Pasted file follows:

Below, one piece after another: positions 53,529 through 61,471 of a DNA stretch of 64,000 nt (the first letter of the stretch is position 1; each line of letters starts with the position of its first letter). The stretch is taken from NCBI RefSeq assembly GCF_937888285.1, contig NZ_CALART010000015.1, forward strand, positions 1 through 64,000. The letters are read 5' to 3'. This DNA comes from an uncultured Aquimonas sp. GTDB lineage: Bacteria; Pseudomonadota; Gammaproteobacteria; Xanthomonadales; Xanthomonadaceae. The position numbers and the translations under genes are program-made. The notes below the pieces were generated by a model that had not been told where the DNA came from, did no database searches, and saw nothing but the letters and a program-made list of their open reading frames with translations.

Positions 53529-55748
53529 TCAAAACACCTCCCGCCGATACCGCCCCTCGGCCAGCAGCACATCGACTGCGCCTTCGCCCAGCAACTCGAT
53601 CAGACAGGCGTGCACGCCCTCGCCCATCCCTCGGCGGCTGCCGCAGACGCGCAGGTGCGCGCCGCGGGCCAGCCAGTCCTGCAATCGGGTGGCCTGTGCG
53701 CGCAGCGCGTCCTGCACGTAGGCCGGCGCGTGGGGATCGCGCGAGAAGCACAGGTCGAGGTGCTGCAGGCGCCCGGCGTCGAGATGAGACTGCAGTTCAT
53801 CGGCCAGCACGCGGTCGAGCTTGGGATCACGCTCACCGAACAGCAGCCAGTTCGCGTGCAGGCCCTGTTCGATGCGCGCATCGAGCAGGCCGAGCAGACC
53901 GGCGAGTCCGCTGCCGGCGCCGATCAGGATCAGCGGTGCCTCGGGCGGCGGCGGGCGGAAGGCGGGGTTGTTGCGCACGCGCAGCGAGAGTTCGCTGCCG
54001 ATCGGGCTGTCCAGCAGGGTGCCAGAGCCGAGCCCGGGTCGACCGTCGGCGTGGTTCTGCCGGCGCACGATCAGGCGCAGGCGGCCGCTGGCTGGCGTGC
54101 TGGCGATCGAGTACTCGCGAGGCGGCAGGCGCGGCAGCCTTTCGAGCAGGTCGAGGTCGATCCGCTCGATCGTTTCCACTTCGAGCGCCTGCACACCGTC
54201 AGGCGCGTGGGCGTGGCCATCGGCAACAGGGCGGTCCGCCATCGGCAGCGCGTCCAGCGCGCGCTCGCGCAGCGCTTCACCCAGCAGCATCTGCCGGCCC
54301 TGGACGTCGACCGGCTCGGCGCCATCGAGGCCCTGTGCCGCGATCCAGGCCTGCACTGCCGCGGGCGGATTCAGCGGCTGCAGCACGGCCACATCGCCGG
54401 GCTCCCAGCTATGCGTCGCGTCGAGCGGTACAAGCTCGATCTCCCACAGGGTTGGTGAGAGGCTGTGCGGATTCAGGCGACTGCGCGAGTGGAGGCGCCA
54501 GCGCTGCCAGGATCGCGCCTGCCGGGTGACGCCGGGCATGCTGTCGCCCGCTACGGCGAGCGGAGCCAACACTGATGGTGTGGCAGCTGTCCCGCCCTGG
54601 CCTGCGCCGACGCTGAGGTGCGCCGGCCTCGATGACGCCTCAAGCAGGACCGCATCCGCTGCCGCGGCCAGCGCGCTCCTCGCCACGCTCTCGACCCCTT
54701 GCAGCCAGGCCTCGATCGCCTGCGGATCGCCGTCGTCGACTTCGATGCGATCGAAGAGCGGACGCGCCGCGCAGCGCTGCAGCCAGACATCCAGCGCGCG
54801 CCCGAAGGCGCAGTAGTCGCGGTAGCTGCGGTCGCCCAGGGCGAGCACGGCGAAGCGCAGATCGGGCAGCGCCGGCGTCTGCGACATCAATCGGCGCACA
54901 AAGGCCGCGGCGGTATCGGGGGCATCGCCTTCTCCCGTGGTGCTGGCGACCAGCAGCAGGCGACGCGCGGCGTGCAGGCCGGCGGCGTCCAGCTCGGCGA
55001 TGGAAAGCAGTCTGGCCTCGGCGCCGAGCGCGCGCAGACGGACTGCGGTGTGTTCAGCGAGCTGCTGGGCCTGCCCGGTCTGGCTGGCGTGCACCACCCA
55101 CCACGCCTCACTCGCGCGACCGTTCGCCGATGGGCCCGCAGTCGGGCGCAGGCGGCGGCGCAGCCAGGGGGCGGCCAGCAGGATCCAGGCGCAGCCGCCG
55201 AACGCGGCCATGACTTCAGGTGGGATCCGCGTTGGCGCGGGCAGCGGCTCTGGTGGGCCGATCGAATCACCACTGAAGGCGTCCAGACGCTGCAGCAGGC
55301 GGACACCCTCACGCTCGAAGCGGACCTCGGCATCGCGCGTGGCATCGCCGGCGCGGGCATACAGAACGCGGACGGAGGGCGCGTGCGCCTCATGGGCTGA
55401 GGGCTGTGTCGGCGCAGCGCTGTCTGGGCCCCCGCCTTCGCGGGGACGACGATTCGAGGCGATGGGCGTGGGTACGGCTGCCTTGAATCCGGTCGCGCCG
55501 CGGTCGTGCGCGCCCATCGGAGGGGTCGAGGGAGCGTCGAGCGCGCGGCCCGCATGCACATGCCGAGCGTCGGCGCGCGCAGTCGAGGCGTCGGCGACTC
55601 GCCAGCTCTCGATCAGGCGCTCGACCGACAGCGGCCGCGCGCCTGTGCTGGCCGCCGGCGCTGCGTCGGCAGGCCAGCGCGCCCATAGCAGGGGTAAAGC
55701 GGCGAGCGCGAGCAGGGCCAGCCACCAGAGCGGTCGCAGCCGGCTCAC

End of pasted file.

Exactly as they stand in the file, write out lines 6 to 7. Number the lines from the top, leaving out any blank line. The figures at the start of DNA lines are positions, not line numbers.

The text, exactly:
53801 CGGCCAGCACGCGGTCGAGCTTGGGATCACGCTCACCGAACAGCAGCCAGTTCGCGTGCAGGCCCTGTTCGATGCGCGCATCGAGCAGGCCGAGCAGACC
53901 GGCGAGTCCGCTGCCGGCGCCGATCAGGATCAGCGGTGCCTCGGGCGGCGGCGGGCGGAAGGCGGGGTTGTTGCGCACGCGCAGCGAGAGTTCGCTGCCG